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post #31 of 50 Old 05-10-2019
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Re: Docklines - How long should they be?

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Originally Posted by CLOSECALL View Post
I recall one time tied up on Tangier Island in the Chesapeake, Milton Parks looked at my three strand with contempt. "A waterman would never use that", said he.
LOL, is Milton still around?
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post #32 of 50 Old 05-10-2019
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Re: Docklines - How long should they be?

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Thank you everyone


Only think would be to get some of the lines in a different colour to clearly identify lengths as someone suggested.

Or thats what Im thinking now ....

Mark
If you only get two short ones you might not have enough lines to tie up in a 4 piling slip.
I wish the colored line was cheap enough to do this in my sizes. Great idea, though.
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Re: Docklines - How long should they be?

sorry but i am still laughing at safety equipment, ie, cleats, being too heavy..hahahahaha sorry but...cleats aint 1000 pounds which is your gonna affect your boat weight.
dang cannot stop laughing.....


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Re: Docklines - How long should they be?

Just tape the ends differentlt...red, 2 stripes, etc
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Re: Docklines - How long should they be?

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I would say for spring lines at least the boat length and for bow and stern lines a bit less.

However, because I spend a lot of time in locks and canals, I would have a couple of long lengths of floating line like poly pro, maybe 100 ft or so. Doesn't need to be as strong as your primary mooring lines, but it can come in handy for screwed up mooring situations like spider webs and tieing off to trees or whatever comes up.
I had ¼" polypro hold the stern of a 32-ton boat in a beam on squall when Med-moored in Papeete. Absolutely amazing stuff and boy did it s t r e t c h. However, it does not hold up well in the sun.
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post #36 of 50 Old 05-10-2019
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Re: Docklines - How long should they be?

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Originally Posted by zeehag View Post
sorry but i am still laughing at safety equipment, ie, cleats, being too heavy..hahahahaha sorry but...cleats aint 1000 pounds which is your gonna affect your boat weight.
dang cannot stop laughing.....
I am glad you like that line about cleats weighing too much since it was typed with tongue firmly planted in cheek (to mix metaphors).

Years ago I was walking down a dock on race day. Walking down the dock right in front of me was one of the fastest skippers in the fleet and his new crewman. All of a sudden the skipper stopped in his tracks and said, "Socks, you're wearing socks? Do you know how much socks weigh?"

(my guess is that socks weigh less than cleats, but that's another story for another day.)

Jeff


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Re: Docklines - How long should they be?

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I am glad you like that line about cleats weighing too much since it was typed with tongue firmly planted in cheek (to mix metaphors). Years ago I was walking down a dock on race day. Walking down the dock right in front of me was one of the fastest skippers in the fleet and his new crewman. All of a sudden the skipper stopped in his tracks and said, "Socks, you're wearing socks? Do you know how much socks weigh?"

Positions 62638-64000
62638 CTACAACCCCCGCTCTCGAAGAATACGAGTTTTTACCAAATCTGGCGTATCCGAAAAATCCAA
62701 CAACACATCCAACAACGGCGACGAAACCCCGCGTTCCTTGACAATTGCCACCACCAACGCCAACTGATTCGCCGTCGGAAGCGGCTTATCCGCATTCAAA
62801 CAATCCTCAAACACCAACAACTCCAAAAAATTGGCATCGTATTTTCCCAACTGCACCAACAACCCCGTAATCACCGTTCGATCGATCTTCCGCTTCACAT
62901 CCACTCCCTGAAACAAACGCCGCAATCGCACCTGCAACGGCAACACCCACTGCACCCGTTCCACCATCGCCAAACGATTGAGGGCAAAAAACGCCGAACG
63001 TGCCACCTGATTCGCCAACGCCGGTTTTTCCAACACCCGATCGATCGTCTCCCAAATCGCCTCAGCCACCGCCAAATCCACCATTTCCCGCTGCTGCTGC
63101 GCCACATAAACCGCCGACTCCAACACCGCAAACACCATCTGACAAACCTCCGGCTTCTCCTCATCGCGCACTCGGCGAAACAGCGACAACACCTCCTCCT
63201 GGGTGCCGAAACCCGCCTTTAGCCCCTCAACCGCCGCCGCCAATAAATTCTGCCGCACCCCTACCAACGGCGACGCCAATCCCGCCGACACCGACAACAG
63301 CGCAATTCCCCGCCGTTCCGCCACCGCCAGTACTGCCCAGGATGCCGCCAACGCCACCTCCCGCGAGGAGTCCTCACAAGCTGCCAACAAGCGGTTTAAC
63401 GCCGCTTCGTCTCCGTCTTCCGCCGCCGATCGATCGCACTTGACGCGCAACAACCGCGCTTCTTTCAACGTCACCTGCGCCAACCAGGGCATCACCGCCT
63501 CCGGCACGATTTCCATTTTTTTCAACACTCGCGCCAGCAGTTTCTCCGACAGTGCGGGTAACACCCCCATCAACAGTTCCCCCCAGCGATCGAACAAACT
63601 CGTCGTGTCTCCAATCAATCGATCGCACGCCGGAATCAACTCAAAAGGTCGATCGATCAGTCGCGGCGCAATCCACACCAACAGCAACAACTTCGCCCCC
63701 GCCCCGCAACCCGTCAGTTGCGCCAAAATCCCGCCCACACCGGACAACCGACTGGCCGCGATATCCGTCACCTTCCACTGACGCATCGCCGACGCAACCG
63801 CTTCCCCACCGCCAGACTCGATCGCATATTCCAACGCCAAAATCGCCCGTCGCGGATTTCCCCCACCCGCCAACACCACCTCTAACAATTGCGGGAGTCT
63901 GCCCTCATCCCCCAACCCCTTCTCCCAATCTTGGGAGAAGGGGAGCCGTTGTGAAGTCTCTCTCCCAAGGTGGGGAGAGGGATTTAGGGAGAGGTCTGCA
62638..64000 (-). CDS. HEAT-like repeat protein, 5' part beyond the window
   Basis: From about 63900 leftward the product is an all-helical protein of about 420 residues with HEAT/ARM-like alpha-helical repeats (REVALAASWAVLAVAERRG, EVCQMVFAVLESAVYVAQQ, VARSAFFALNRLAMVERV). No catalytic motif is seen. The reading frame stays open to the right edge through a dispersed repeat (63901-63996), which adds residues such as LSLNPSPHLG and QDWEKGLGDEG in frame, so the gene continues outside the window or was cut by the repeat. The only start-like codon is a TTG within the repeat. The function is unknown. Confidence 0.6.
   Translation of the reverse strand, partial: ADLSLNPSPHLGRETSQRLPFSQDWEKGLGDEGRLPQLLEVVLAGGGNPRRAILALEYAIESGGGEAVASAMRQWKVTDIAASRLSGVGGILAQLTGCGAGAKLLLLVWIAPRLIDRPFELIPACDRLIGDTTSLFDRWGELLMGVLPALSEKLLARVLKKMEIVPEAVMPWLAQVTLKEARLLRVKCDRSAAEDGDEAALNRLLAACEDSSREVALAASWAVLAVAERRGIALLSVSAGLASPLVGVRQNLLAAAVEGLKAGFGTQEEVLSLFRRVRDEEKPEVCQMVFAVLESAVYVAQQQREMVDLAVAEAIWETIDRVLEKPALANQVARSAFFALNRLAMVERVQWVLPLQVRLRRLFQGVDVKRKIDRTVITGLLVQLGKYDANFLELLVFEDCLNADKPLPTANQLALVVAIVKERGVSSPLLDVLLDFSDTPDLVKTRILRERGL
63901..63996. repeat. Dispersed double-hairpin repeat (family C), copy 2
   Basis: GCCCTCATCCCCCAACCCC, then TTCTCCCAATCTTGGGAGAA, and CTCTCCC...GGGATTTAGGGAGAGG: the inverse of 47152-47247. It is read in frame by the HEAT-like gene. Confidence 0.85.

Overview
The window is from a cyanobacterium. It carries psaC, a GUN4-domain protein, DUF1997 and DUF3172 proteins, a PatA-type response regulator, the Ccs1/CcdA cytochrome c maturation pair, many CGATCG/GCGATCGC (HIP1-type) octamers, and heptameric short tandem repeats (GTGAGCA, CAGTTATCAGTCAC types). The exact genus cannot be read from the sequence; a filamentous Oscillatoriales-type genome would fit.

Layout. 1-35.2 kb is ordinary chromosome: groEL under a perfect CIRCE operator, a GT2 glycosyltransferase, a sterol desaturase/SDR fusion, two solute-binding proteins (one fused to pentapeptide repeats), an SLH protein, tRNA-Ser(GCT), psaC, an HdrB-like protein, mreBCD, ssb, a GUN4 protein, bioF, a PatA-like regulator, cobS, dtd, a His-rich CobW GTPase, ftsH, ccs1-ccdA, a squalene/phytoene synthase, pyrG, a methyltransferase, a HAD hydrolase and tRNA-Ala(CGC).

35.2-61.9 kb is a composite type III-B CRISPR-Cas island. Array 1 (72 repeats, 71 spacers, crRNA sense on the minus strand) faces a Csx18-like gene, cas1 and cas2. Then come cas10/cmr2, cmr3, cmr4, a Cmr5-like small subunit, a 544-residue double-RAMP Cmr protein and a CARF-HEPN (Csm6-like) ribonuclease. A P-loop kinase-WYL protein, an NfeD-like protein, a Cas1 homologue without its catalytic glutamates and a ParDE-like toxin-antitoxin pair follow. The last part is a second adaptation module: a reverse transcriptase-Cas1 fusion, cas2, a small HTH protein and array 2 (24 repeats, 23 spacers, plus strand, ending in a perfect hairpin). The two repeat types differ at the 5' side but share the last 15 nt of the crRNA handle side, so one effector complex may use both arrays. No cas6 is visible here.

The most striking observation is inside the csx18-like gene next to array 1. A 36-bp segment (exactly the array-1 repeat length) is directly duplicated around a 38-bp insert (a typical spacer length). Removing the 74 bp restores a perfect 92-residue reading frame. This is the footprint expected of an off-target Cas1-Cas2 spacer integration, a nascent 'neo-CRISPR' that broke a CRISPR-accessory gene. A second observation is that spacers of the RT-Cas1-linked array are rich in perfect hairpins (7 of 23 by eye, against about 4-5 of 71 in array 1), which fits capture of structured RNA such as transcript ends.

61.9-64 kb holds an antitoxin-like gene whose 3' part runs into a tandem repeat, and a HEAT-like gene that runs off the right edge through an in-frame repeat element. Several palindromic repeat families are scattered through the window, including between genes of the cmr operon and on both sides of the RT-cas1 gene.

(my guess is that they weigh less than cleats, but that's another story.)

Jeff
at first i was mortified, then i twisted it to favor us with tongues in cheeks... whew.. glad you were being humorous as i HAD to laugh.


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post #38 of 50 Old 05-10-2019
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Re: Docklines - How long should they be?

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Originally Posted by Jeff_H View Post
Years ago I was walking down a dock on race day. Walking down the dock right in front of me was one of the fastest skippers in the fleet and his new crewman. All of a sudden the skipper stopped in his tracks and said, "Socks, you're wearing socks? Do you know how much socks weigh?"



But presumably the crew was wearing the socks so they would be part of the movable ballast and thus a plus, no?

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Re: Docklines - How long should they be?

I wrap a piece of sailtape around the bitter end of each dockline, like whipping, and write the length on it. Easy to identify, while hanging from the line rack.


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Re: Docklines - How long should they be?

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However, it does not hold up well in the sun.
Agreed, was not sure if Mark was playing in the locks in Europe or not.

I meant to suggest polypro for the extra long canal lines only.

Around these parts we get lock lifts in the 50 ft neighborhood, the lock staff may just drop the canal lines over the edge, which can put 70-100 ft of line in the water with your prop. It seems there is less of a risk of prop entanglement with floating line. Also, floating line is nice for rowing ashore if you like to tie up to trees.

But yes Nylon or Polyester for primary every day mooring lines.
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